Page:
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Rolling shutter effect while flying a Canon 5D or 7D???

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#1 Eric Southworth

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Posted 09 March 2010 - 02:06 PM

Greetings all!

I tried finding this exact problem (or potential problem) in a pre-existing post, but didn't see anything. Sorry if I missed it.

I've been looking into shooting video on a Canon 5D or 7D and came across the issue it seems to have with adding the rolling shutter effect to fast camera moves. Now this issue almost never comes up when you lock the camera down on sticks and do a nice slow pan or something. But as I am also considering flying it, I am wondering if this starts to creep into the inherent nature of a steadicam shot. I'm not saying I am going to be running all over the place while recording, but has anyone shot with a 5D or 7D and picked up on anything while moving through interior spaces or locations with obvious vertical lines in the architecture, set design, etc.?

***Also, I know there is a plug-in which can "fix" this unwanted effect in post, but I would love for the answer to simply be: "No. The problem usually doesn't come up to begin with." : )

Thanks very much for any input you may have!

Edited by Eric Southworth, 09 March 2010 - 02:08 PM.

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#2 Sydney Seeber

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Posted 09 March 2010 - 02:32 PM

There's no way you're getting around the issue without simply slowing the movement, sorry... It has a lot to do with physics, and even more to do with the fact that Canon & Co. hasn't really had a good reason to throw lots of R&D cash at the problem. The image processors in these cameras are designed for stills, not so much for video, although clearly they are acceptable. Everyone is eagerly anticipating DIGIC V... It's more pronounced with the 5D (Larger sensor, single image processor) and I'm pretty sure that is the reason there is no 60 fps option when shooting with this camera. Depending on the situation, a whip pan can kill your shot... Don't do it next to a door or window or anything else with pronounced vertical lines in the shot, that I recommend. The 7D has a smaller sensor as well as dual processors, but it's still noticeable here and there. The 1D has the effect as well, there's just no getting around it. Nikon's problem in this arena is totally unacceptable. I can't really blame any of these companies for not making drastic changes, after all the revenue for a full size DSLR as a still camera is in the billions, so why f- up a good thing... The 1D Mark IV for example, is pretty much identical to the 1D Mark III, so much so that we were able to put a Mark IV in an underwater housing for a Mark III and it worked just fine, with some issues mostly software related, (Pushing the buttons perform different functions) not physically. In the future I expect them to start incorporating this look into a more traditional video camera form factor, and at that point I'm sure we'll see some serious improvement with that as well as some of the other issues with these cameras... This is one area where that 2/3" Red Scarlet may be at an advantage. Another problem I've come across especially with the 5D is that it'll skip frames here and there. That I don't like. When bumping it against an object, something impossible to avoid when I shoot under water, I'll lose like 3-5 frames here and there. Very annoying.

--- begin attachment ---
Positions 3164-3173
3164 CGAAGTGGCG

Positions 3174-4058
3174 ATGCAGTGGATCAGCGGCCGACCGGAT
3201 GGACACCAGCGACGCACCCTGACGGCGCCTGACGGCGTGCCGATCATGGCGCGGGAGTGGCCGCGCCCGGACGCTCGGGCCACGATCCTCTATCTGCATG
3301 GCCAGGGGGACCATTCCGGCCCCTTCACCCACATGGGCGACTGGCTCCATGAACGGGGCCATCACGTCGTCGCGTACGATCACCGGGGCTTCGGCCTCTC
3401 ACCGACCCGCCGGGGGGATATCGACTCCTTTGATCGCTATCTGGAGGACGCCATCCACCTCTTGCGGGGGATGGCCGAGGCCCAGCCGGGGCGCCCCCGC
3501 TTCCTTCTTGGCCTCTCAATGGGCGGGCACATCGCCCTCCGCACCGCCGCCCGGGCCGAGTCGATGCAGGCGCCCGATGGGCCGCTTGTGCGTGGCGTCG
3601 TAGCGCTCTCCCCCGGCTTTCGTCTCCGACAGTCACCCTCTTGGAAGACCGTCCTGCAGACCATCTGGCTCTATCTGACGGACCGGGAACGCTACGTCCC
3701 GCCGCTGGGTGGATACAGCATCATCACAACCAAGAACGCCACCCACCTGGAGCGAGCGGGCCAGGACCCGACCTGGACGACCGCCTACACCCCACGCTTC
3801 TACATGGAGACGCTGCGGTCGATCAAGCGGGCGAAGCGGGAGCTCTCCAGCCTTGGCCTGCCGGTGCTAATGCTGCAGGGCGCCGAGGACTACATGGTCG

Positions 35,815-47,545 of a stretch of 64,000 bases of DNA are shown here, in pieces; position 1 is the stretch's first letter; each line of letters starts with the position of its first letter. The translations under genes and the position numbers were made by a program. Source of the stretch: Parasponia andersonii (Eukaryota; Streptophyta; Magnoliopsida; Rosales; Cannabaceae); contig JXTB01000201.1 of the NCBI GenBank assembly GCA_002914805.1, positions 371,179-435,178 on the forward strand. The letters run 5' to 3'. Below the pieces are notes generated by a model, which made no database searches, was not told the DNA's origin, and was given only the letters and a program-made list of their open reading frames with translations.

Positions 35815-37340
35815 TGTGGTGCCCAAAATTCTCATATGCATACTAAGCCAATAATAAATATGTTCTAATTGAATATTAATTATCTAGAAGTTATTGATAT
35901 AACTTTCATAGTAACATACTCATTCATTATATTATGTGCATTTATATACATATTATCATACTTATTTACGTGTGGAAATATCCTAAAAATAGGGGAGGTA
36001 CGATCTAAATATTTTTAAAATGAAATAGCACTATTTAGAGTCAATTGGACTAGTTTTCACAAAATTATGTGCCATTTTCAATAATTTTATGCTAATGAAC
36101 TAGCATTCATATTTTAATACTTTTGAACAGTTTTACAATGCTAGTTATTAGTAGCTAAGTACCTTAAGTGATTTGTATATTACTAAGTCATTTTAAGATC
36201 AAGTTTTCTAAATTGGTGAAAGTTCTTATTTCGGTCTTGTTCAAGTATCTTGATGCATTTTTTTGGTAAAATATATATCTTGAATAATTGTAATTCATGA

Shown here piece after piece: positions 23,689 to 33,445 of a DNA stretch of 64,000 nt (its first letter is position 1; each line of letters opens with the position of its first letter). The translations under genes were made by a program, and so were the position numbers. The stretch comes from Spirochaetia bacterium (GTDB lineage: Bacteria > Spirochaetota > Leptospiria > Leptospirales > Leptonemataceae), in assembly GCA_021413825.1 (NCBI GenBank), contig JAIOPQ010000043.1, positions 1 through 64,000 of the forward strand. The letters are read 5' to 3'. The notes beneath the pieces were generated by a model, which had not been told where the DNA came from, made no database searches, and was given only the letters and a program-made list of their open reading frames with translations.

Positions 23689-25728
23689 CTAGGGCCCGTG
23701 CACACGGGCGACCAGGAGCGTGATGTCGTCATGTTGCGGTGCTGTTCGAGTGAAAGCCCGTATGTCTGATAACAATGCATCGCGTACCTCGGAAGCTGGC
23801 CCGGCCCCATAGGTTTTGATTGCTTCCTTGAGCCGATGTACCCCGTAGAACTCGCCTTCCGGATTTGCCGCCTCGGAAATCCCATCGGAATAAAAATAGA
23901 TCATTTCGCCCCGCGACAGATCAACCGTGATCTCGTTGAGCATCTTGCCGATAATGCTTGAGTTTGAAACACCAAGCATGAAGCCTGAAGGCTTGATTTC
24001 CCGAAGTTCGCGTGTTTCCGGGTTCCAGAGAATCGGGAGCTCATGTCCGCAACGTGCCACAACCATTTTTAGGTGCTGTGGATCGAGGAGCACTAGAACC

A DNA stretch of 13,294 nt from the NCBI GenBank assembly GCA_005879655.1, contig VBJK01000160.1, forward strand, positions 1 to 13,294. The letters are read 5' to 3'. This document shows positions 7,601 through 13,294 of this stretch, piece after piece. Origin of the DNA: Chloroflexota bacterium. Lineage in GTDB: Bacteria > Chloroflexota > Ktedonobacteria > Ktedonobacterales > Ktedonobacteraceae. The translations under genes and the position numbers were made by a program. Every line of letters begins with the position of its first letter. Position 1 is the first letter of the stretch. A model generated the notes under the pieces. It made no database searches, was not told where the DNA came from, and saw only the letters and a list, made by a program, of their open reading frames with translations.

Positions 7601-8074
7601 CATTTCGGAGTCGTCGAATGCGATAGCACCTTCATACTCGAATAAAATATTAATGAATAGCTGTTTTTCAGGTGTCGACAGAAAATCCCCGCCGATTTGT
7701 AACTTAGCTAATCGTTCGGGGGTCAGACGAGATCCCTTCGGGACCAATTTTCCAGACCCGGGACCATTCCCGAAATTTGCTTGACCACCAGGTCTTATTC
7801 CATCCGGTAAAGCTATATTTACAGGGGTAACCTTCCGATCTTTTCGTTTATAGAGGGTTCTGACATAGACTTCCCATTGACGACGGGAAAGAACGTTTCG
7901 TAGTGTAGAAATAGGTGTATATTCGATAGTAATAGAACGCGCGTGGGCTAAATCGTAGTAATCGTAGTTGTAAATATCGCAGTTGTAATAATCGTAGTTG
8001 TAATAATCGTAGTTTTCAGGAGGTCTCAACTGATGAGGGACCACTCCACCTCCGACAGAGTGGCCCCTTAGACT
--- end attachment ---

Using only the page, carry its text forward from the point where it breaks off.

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#3 Sam Morgan Moore

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Posted 09 March 2010 - 05:30 PM

Im not a great steadi operator by any means - a newb - and most of my work in the video below is merlin or blackbird with the canon 5d

I think it is a non issue

here is my 'action' reel
Action Reel

You will see in the car to car the background is severely distorted and also when im in the car shooting outwards - the rest no problem

This is a hendheld video..
Handheld video

You will see in the fast and whip pans the effect may be unnaceptable to some

Bizzarely the worst incedence can be when using sticks on sprung floorboards - a passer by can jello out a shot

and dont film helicopter blades !
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